To implement the recommended alternative, you should allow me to take the two individuals who are handling our case to a dinner again, just like it is done in all Western countries, and give them gifts for the suggested amount. The gifts could be shares of the company, however cash would be impossible to trace and thus will be the lowest risk alternative.Hopefully, this will develop the relationship well enough that our holding will get approval by the end of the month. I will attempt to ensure this at dinner. We will also meet with the officials to explain to them why they should approve our holding from a business perspective. Although this practice may be unethical in Germany, it is perfectly common place here in China, and NES cannot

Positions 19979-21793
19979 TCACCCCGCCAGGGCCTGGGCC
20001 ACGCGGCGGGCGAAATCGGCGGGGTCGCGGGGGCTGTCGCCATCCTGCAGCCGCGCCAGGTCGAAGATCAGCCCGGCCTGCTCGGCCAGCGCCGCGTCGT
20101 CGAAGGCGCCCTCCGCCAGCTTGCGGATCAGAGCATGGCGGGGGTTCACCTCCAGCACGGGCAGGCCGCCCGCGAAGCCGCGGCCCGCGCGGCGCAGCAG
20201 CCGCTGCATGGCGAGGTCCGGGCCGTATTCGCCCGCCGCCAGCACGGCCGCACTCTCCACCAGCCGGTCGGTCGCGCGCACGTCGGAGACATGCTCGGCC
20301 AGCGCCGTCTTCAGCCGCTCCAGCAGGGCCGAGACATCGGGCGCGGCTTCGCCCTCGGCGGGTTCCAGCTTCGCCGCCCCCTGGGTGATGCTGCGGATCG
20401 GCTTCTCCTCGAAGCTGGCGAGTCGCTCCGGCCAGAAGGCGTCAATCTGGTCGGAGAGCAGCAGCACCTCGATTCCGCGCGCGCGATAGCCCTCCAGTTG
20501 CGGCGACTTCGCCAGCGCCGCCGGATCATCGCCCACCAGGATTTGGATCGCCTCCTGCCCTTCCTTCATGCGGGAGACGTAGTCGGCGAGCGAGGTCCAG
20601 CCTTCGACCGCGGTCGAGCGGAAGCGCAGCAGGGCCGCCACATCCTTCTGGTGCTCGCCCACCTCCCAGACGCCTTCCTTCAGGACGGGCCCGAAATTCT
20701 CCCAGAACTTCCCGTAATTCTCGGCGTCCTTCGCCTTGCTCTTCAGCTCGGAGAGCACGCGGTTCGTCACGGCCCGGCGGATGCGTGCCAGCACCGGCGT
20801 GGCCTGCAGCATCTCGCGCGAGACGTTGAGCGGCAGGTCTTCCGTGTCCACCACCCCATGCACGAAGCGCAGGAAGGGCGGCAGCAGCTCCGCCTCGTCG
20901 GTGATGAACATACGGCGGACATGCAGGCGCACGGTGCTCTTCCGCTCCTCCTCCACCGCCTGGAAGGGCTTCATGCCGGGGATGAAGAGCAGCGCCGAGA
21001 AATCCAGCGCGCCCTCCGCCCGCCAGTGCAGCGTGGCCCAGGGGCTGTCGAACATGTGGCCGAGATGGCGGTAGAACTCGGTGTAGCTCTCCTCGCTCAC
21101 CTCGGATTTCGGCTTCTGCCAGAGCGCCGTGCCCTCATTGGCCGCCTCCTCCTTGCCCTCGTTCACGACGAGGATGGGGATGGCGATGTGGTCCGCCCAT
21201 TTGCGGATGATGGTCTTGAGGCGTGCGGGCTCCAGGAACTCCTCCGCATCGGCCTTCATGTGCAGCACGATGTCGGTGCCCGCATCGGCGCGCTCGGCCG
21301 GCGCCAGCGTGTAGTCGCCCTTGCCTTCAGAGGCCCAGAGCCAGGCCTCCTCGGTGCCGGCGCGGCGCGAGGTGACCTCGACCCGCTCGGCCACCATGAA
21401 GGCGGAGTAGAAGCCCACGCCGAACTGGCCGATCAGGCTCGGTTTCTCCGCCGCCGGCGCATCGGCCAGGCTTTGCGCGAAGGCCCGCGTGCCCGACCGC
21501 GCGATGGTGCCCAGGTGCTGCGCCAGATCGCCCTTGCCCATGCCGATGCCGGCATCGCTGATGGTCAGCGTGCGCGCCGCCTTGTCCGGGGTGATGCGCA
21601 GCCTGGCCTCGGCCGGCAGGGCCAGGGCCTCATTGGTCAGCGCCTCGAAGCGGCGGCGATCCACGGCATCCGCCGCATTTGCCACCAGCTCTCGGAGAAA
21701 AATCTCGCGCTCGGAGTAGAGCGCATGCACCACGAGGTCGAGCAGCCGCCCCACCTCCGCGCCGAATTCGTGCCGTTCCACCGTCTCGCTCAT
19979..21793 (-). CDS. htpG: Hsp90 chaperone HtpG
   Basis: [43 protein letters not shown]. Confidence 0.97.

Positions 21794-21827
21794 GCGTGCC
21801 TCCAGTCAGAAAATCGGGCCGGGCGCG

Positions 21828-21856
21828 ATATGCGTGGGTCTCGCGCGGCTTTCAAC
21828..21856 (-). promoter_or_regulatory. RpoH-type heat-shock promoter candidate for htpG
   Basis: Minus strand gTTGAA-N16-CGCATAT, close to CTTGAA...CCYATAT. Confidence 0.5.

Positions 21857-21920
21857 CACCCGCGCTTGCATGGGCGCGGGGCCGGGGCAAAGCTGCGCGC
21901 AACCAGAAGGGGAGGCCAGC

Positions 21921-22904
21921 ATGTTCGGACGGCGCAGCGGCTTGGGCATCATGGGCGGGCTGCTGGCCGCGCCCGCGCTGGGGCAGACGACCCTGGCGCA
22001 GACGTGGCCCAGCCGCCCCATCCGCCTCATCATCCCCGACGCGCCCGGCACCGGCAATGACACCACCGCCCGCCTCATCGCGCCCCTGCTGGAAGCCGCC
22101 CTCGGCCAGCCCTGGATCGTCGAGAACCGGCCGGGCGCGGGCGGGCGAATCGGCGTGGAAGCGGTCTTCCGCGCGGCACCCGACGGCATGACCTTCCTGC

hope to do business in other countries if it always sticks to the values of its home county because cultures vary widely around the world.

Of course, the risks involved in this are possible failure to get approval quickly enough and the stain on NES’s name if the gifting is heard of in the West. I personally would like to know if that is possible and why would officials want to disclose such information. However, this is what my logic is. I think we have to revert back to business fundamentals and risk taking. It is quite clear to me that the value added to the company significantly outweighs the risks. Our success in this operation would be measured by whether we get approval within the specified deadline or not.